Another helpful article.
Of course when I want a photograph of the teeth of one of our dogs then none is available. So this photo of Sweeney kissing Jean taken in 2018 will have to do.
But the question of dental care and attention for dogs is yet something else we dog owners need to know. That is why a recent article in The Dodo is a great share for you all today.
How To Tell If Your Dog Needs Dental Work
And what it means if he has dragon breath 🐉
By SAM HOWELL
Published on the 7th September, 2021
You probably think that if your dog needs dental work, you’ll be able to tell by looking at his teeth — right?
Turns out, that’s not always the case.
The Dodo spoke with Allyne Moon, a registered vet technician with Free Animal Doctor in California, who explained what you need to know about dental work for dogs — and why it’s so important to get regular check-ups.
How to tell if your dog needs dental work
Your dog’s dental health is super important, so you need to be able to identify when your pup’s pearly whites might need some work.
“Pet parents should check their dogs’ teeth regularly,” Moon told The Dodo.
During those check-ins on his chompers, you should know what to do and what to look for.
“Look all the way at the back teeth by gently pulling the corner of the lip back,” Moon explained. “If the teeth appear discolored, [if the] gums are very red [or ‘angry’], [if] any blood or [pus or] discharge is present or if teeth are loose, they should seek a consultation with their veterinarian.”
If your pup’s breath is so bad that it almost makes you wish you didn’t have a sense of smell, that’s also a pretty solid indication that your dog needs dental work.
“If your dog’s breath smells bad, even if the teeth look OK, it is also an indication to have your pet evaluated by your veterinarian,” Moon said.
Signs your dog needs dental work
Some general symptoms that might mean your pup needs dental work include:
- Having bad breath
- Experiencing excessive drooling
- Pawing or rubbing his mouth (more than usual)
- Getting lumps on his face under his eyes
- Dropping food when eating
- Eating less
- Appearing like his mouth is in pain
- Refusing to let you look in his mouth
If you’re noticing any of these signs, you should give your vet a call.
Common dog dental problems
According to Moon, your dog can be at higher risk for certain dental problems based on his size.
“In my experience, the most common dental problems in … small breed dogs [are] heavy dental tartar, calculus and crowded [or] diseased teeth,” Moon said. “Large breed dogs [can have] broken teeth, requiring … root canal, endodontic therapy or extraction.”
Now, that doesn’t mean that tartar buildup only happens in small dog breeds, or that big dogs are the only pups who have broken teeth.
These problems can happen in any dog, no matter his size or breed.
If your pup is experiencing any of these things, or any of the symptoms above, it’s crucial to bring him directly to the vet ASAP.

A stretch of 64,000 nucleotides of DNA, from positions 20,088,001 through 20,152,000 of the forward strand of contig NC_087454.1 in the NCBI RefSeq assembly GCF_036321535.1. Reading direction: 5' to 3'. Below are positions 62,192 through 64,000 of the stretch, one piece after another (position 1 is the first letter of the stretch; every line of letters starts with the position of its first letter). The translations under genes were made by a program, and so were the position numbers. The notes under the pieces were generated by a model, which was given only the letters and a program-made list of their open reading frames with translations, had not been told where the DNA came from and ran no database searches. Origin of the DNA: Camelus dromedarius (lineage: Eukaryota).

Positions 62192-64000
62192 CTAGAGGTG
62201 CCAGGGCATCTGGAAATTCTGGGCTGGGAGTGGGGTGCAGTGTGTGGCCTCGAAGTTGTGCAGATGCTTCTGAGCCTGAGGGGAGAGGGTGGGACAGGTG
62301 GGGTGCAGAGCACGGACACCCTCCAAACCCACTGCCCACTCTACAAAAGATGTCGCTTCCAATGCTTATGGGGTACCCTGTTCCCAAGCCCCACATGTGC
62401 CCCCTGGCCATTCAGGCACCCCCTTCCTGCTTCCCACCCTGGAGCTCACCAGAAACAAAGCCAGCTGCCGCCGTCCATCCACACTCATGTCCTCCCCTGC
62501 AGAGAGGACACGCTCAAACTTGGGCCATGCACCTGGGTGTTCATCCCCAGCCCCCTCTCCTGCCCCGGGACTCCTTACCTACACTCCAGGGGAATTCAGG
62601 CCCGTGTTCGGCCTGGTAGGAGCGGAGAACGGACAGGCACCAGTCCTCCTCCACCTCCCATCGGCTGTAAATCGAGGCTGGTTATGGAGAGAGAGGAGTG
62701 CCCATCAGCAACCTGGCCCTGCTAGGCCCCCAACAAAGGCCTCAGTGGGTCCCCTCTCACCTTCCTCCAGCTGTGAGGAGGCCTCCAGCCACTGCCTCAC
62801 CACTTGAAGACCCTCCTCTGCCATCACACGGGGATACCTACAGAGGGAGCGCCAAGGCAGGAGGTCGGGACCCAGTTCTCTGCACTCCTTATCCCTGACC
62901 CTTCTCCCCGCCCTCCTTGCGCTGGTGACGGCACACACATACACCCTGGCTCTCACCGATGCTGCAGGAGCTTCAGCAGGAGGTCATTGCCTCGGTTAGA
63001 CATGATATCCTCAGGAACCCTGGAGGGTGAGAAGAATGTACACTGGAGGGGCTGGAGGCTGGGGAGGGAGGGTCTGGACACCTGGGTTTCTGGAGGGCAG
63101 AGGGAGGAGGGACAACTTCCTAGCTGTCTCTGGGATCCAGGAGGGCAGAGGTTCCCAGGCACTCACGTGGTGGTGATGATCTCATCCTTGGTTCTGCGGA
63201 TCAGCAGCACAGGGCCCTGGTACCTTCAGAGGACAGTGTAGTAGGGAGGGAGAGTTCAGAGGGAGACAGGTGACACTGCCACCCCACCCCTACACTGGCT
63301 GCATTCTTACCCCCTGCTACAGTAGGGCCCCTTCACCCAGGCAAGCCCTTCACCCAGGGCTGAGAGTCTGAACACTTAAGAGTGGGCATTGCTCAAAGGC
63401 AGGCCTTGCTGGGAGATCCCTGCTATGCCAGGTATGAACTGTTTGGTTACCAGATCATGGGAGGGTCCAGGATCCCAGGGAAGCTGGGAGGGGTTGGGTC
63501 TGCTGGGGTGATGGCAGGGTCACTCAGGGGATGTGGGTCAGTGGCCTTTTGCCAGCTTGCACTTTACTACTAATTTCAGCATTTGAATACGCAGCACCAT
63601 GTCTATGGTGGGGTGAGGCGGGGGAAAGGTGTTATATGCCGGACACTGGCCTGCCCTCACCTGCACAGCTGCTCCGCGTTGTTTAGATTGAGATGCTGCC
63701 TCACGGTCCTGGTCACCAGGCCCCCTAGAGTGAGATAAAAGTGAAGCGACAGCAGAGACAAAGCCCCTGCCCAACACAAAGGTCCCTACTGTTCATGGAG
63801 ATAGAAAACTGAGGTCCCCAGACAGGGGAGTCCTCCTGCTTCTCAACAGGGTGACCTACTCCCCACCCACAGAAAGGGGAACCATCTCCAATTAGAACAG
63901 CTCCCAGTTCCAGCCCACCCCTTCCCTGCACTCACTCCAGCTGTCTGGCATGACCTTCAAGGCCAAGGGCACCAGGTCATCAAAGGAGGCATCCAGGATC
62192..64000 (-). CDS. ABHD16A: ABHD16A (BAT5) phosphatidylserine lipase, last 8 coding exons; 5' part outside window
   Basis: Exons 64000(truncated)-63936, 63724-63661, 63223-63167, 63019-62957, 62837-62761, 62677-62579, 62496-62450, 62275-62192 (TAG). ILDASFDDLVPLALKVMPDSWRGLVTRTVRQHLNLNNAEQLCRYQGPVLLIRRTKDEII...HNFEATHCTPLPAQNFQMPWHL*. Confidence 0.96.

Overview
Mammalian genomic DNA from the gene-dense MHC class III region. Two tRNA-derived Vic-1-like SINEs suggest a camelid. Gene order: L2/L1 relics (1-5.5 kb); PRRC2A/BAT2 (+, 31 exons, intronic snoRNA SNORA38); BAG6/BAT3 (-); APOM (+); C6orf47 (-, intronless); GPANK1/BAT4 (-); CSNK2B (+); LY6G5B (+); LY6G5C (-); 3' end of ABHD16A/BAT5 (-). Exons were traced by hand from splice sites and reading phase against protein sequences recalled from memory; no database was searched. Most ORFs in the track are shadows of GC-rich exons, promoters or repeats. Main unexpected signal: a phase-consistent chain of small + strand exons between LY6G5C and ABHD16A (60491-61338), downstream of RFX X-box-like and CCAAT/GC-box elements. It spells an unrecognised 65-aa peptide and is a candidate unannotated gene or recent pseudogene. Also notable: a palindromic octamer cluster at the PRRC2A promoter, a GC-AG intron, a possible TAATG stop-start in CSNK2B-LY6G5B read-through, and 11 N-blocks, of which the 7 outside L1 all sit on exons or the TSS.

“I would absolutely NEVER take your pet to a ‘nonanesthetic pet dentist’ [or] run out [to] a grooming shop,” Moon said. “At best, these people only provide a cosmetic service. At [worst], you’ll be spending a lot of money for something that gives you a false sense of confidence and can ruin your pet’s health … If your pet is lucky, the only thing they will waste is your money.”
How to stay on top of your dog’s dental care
“Unfortunately, once your dog’s teeth have reached the stage of significant tartar buildup, foul breath or loose [or] broken teeth, there’s nothing a pet parent can do at home to help beyond scheduling an appointment with their veterinarian,” Moon said.
However, there are things you can do to try to prevent things from getting to that point.
The best way to keep your dog’s teeth clean at home
According to Moon, it’s key to use an appropriate dog toothpaste.
“The onset of many dental problems can be delayed by having pet parents brush their dogs’ teeth with a pet-approved enzymatic toothpaste,” Moon explained. “The beauty of an enzymatic toothpaste is it works without scrubbing.”
This is great if your pup can’t stand it when you try to get in there with a toothbrush.
“If all you can do is get the enzymatic paste on the gums and teeth, that is fine,” Moon said. “People have gotten good results by just smearing the paste onto their dog’s gums and teeth.”
It’s also important to know what should — and shouldn’t — be in your dog’s toothpaste.
“Whatever product people use, it should be labeled for dogs, work by using enzymes, NOT have fluoride in it and come in a flavor your pet enjoys,” Moon explained.
(Ed: Two entries for products listed on Amazon removed. Please go here if you need to see the details.)
Between regular at-home dental care and cleanings at your vet’s office, there’s so much you can do to keep your pup’s teeth pearly white — and smelling good.
And I will close with another photograph, this time of Brandy, but again with his mouth tightly closed!
Hope people found this useful!